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Government bids to add postnatal checks to 2019/20 GP contract

GPs may become contractually obligated to carry out a six-week postnatal check for new mothers as part of next year's GP contract.

The Government has asked for such a check to be 'considered' as part of the negotiations for the 2019/20 GMS contract.

As it stands, GP practices can opt out of additional maternal and child health surveillance services, but this check does not form part of these.

It is also not part of core GMS services, and Pulse understands that placing the six-week check under either option could be negotiated for the 2019/20 contract.

Health minister Steve Brine revealed the news when responding to an MP question regarding the current contractual obligations to carry out health checks for new mothers and their babies.

The National Childbirth Trust (NCT) tells women that 'six to eight weeks after the birth of your baby, you should arrange for a postnatal check-up with your GP, unless you've been offered an appointment to return to the hospital or midwifery unit where you gave birth'.

It says the check is 'about making sure you're feeling well and recovering as expected after your pregnancy and birth experience' and is 'also an opportunity to introduce your baby to your GP'.

Responding to a question from Jim Shannon MP, the shadow DUP spokesperson for health, Mr Brine said: 'A six-week postnatal check for all mothers and a six to eight-week check for all babies are not currently specified in the General Medical Services contract as something which general practitioners are required to provide.

'However, we have asked for the six-week maternal postnatal check, as recommended by the National Childbirth Trust, to be considered in the general practice contract negotiations for 2019/20.'

BMA GP Committee chair Dr Richard Vautrey said: 'This has been raised by a number of groups recently. It is not part of the contract although some practices do invite women to attend a specific review whilst others do this more informally based on the needs of and requests from individual patients.'

He added: 'All I can say is that it is subject to current negotiations.' 

What NCT says should be included in the six-week postnatal check

Although the NCT charity points out that there 'are no UK-wide guidelines' for what should happen at a six-week check, it says that 'in general, it tells women that the following areas should be covered':

  • Your general wellbeing - how have the first few weeks been for you? Are you coping OK? Do you feel you need extra support? Tommy's, a charity that funds research into stillbirth, premature birth and miscarriage, has developed a Wellbeing Plan that could help you think about how you're feeling and what support you might need.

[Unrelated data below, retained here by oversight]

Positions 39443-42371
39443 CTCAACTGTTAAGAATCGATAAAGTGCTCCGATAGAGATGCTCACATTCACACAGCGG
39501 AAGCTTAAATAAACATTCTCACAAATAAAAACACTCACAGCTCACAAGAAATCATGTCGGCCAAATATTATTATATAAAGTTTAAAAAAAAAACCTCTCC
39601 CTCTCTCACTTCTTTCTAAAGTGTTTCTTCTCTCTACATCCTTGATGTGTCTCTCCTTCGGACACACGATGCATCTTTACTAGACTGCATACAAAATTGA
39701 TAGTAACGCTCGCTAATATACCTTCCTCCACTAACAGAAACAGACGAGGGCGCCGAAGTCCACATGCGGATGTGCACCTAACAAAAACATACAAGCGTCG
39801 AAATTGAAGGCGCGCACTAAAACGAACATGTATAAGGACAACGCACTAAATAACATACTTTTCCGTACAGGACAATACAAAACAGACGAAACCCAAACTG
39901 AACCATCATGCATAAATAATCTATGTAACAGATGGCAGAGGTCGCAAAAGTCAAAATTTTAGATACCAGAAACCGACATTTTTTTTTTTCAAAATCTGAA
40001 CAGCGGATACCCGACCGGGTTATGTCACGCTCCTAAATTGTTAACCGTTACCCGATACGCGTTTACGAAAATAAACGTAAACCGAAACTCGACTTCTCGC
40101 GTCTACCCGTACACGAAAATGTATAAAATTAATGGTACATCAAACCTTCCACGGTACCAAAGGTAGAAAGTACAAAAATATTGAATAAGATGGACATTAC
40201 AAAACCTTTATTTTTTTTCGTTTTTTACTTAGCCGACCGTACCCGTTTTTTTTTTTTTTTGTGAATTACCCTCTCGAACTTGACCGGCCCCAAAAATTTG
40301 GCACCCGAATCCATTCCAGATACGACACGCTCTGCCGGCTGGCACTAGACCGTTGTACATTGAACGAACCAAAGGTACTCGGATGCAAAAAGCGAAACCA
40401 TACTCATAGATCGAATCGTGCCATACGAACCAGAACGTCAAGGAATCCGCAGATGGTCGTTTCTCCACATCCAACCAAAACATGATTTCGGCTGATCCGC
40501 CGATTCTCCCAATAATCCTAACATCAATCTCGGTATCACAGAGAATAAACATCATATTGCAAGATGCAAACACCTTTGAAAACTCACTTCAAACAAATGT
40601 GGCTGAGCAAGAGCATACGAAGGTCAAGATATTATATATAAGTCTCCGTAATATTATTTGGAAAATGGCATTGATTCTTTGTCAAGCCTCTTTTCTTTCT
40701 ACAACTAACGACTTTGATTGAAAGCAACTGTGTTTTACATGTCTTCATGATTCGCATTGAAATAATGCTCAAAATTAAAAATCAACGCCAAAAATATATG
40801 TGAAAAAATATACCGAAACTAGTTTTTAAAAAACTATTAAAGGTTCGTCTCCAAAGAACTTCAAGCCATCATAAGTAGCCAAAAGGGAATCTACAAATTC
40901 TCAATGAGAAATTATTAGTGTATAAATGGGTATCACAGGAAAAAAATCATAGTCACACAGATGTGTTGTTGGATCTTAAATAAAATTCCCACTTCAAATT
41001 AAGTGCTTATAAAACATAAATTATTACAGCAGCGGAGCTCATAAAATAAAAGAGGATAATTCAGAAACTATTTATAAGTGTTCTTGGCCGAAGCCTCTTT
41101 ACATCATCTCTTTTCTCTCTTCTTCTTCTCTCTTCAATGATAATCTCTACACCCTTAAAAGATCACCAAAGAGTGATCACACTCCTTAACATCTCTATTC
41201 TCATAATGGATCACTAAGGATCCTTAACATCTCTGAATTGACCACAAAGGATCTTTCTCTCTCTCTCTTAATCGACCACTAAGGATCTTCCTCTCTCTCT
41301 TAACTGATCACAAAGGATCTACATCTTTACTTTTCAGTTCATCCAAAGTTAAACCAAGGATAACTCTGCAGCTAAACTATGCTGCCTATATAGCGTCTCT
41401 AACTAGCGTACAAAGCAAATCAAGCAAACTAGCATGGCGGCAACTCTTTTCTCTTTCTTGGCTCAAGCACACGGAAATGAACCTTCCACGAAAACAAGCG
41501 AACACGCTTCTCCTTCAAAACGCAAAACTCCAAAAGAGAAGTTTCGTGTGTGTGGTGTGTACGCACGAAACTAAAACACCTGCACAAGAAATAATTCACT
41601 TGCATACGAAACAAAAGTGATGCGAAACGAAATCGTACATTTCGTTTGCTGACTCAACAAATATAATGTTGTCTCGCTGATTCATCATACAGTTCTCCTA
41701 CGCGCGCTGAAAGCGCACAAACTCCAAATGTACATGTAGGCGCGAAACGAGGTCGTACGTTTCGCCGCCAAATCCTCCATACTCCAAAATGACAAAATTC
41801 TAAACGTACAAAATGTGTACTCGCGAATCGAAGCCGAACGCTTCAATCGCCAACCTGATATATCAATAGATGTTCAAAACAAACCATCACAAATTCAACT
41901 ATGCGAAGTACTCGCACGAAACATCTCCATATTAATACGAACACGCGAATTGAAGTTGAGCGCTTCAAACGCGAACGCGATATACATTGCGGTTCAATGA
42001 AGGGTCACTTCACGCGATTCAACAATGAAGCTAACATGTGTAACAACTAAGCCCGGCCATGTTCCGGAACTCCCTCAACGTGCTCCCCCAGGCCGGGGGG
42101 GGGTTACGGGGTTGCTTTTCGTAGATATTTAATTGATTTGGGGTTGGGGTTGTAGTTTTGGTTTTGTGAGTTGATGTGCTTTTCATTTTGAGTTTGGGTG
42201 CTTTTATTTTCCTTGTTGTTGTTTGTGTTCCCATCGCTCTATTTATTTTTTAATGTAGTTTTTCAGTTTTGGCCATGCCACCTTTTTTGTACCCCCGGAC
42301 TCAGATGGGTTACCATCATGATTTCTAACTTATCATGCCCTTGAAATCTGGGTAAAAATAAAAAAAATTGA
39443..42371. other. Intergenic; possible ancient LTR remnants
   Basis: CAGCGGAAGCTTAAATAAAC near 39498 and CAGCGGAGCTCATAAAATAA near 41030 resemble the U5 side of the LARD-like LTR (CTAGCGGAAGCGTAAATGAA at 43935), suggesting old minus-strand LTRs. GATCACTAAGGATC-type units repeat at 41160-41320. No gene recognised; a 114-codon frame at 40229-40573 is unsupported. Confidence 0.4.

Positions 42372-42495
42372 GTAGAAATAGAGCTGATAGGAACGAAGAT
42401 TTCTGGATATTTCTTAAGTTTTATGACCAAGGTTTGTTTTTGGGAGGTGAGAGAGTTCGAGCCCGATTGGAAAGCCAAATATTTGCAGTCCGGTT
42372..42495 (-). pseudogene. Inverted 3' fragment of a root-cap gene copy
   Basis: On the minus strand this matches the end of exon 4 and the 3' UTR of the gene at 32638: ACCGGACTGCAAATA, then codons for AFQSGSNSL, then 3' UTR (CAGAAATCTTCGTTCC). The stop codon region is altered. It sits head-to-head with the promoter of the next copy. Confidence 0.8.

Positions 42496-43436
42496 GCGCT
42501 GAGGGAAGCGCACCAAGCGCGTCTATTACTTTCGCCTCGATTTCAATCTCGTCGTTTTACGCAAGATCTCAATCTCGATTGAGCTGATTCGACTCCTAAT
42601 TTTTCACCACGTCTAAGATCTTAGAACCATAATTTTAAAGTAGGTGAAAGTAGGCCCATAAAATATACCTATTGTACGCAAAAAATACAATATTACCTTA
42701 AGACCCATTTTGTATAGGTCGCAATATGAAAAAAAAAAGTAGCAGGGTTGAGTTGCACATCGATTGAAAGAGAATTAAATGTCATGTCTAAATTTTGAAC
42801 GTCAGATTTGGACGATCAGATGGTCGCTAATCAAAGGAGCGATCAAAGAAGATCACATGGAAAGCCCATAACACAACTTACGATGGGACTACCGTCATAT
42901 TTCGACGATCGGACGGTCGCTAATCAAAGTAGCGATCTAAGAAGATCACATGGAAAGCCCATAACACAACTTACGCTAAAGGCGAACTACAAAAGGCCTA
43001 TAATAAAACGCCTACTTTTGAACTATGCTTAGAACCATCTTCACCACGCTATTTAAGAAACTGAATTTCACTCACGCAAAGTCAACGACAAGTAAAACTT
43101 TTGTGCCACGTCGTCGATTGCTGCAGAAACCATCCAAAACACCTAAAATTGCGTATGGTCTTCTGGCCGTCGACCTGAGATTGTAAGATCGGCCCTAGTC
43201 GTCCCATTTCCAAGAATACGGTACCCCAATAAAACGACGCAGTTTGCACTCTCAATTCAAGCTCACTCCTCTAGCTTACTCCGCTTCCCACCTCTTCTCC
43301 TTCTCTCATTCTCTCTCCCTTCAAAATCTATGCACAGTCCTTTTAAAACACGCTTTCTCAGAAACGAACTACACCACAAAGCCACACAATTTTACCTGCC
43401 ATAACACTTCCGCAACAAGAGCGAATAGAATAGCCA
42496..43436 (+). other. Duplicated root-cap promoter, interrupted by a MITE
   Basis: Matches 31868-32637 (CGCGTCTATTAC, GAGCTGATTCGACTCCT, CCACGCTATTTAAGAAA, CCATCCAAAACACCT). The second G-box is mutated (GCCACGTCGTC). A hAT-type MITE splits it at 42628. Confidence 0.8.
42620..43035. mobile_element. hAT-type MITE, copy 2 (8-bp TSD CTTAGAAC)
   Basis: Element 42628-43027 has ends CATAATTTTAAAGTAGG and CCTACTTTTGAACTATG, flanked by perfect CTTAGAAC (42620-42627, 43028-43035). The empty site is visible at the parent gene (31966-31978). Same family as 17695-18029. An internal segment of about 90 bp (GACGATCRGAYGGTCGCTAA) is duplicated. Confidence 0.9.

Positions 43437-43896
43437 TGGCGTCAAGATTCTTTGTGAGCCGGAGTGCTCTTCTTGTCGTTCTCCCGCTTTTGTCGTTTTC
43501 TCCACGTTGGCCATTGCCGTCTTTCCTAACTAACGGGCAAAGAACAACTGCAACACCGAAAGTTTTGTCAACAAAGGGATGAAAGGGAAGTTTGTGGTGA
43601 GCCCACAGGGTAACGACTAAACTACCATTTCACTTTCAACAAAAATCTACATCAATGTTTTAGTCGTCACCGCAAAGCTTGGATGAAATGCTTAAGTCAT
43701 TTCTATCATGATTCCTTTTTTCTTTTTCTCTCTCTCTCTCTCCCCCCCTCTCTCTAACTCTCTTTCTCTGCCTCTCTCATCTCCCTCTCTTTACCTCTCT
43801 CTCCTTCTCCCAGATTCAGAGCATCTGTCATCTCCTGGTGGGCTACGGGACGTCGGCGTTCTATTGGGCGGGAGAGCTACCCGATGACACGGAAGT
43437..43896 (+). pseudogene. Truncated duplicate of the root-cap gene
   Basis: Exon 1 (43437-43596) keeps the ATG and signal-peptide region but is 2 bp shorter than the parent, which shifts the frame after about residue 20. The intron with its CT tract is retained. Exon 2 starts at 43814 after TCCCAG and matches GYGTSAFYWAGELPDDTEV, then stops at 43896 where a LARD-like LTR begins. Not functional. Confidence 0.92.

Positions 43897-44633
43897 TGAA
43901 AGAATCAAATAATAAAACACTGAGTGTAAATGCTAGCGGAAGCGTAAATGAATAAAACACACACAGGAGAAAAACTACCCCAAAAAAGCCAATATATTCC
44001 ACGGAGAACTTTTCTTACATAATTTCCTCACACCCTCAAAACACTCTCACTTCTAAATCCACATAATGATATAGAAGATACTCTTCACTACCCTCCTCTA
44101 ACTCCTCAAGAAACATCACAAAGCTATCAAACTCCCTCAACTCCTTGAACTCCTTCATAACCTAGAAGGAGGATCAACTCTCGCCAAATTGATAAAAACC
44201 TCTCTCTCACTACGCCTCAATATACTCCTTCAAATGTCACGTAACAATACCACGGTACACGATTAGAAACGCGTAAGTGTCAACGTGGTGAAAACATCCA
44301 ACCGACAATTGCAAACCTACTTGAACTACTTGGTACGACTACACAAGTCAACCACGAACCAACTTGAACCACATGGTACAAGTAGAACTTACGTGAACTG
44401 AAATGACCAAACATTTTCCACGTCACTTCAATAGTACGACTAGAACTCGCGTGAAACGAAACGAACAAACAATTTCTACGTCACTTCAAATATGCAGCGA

• Your perineum - does it feel OK? Did you have any stitches and, if so, does it feel as if it has healed? You may be offered an examination to see if your stitches have healed and that all the muscles used during labour and delivery are returning to normal.
  • If you had a caesarean, has the scar healed well?
  • Your blood pressure will be checked.
  • Your lochia (the discharge you have after birth) - is it still there or not and how heavy is it? When might you start your period?
  • Changes to your body post-birth. You may be weighed and you can get weight loss advice if you want it.
  • Feeding – if you're breastfeeding, how's it going? Do you need any support? Do you have any symptoms you're not sure about?
  • Your bladder and bowels - are you comfortable and feeling back to normal?
  • Contraception should always be discussed at this check so find out what your options are. You can also discuss any concerns or questions you might have about sex.

Source: The National Childbirth Trust

Readers' comments (3)

  • This is exactly what we do. Mostly for contraceptive advice but we cover the other issues. Not all new mums take it up though. We always used to do a post natal visit and check the new babies too, and picked up some heart murmurs that had been missed or weren't present when the baby left the hospital. We don't have the capacity to do this now, but it does worry me that we may not pick up a problem at an early stage. It also worries me that the number of checks a child has between birth and school age have been very much reduced. It is a balancing act between trying to give the best service, and what we actually have the capacity to deliver.

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  • Although many practices do these checks, there should be an absolute ban on moving any more work in to the contract until the government hits the GP recruitment target.

    It just does not make any sense.

    They must realise that capacity is reached. Pushing one more thing in to the contract means the least measured thing gets worse care. It is often those things which are more important - like automatically booking a follow up appointment for someone getting prednisolone for asthma. Or booking a follow up visit for someone who has had a fall and postural drop in bp (after stopping a medication).

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  • All this in 10 minutes......

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